Court of Appeals Affirms Appellate Division Decision Invalidating Town’s Discharge Ordinance
February 14, 2022
In a unanimous decision, the Court of Appeals upheld the Second Department’s decision in Hunters For Deer v Town of Smithtown that the Town may not regulate discharge setbacks for bow and arrow in a manner inconsistent with State law. In that decision, the Second Department held that long bows could not be defined as firearms and that the State’s hunting laws preempt local ordinances when it comes to the regulation of bows.
As previously discussed here, the lawsuit dealt with state bow hunting regulations that were in conflict with certain discharge regulations enacted by the Town of Smithtown in 2014.
In a terse decision, the Court of Appeals skirted preemption arguments raised below and at oral argument by narrowing the issue, stating “the only question properly before us…is whether Town Law 130(27) authorizes defendant Town of Smithtown to regulate the discharge of ‘bows’ pursuant to its authority to regulate the discharge of ‘firearms’ under that statute.”
Applying principles of statutory construction, the Court found that “while the term ‘firearm’ is undefined in the Town Law, construing it in accordance with its ‘usual and commonly understood meaning’, the term ‘firearm’ does not encompass a ‘bow,’ and we are unpersuaded that the Legislature intended otherwise when it used the term in the Town Law.”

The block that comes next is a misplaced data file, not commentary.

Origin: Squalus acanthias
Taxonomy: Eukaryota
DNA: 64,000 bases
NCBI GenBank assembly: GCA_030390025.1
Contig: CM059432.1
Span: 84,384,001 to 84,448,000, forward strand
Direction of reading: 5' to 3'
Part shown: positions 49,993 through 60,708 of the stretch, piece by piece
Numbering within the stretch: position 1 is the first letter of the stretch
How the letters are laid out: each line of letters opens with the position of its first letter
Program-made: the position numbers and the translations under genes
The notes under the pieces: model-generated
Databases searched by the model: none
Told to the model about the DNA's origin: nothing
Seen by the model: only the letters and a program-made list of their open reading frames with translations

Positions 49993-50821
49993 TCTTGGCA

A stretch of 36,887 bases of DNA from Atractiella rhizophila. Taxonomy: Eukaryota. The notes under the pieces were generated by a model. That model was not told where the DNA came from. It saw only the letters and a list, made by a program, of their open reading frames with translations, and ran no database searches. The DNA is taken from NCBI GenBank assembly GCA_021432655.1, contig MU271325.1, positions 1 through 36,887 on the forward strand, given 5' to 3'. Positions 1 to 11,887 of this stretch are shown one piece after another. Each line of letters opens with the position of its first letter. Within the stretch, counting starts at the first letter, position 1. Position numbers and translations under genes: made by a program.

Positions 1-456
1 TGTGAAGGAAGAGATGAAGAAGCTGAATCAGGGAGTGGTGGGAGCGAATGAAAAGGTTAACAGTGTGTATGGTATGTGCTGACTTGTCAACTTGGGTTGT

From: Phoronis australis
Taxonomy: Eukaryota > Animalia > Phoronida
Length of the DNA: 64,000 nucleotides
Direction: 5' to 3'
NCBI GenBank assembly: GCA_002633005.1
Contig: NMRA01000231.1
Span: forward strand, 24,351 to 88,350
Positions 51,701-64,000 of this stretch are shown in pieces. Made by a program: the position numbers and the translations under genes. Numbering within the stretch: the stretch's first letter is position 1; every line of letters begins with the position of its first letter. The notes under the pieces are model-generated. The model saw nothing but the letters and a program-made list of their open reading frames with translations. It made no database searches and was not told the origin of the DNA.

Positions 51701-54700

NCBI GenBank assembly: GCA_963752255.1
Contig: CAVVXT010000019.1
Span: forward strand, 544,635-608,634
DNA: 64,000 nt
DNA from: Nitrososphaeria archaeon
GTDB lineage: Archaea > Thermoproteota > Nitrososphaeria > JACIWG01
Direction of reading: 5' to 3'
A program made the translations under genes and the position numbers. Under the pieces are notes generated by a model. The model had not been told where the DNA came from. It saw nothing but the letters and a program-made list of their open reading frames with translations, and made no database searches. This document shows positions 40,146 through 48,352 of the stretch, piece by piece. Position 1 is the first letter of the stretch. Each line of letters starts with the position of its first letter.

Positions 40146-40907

However, in a footnote raising procedural issues, the Court declined to determine whether a municipality has the authority to regulate the discharge of bows under municipal home rule or whether the State’s hunting law preempts such regulations. The Court went on to state, in the footnote, that Smithtown effectively conceded that the Town Code provision was invalid.
Accordingly, Town Law § 130 (27) does not authorize Smithtown to regulate the discharge of bows as firearms. Moreover, the Court’s affirmation of the Second Department’s decision suggests that municipalities statewide cannot enforce hunting regulations more restrictive than the State’s.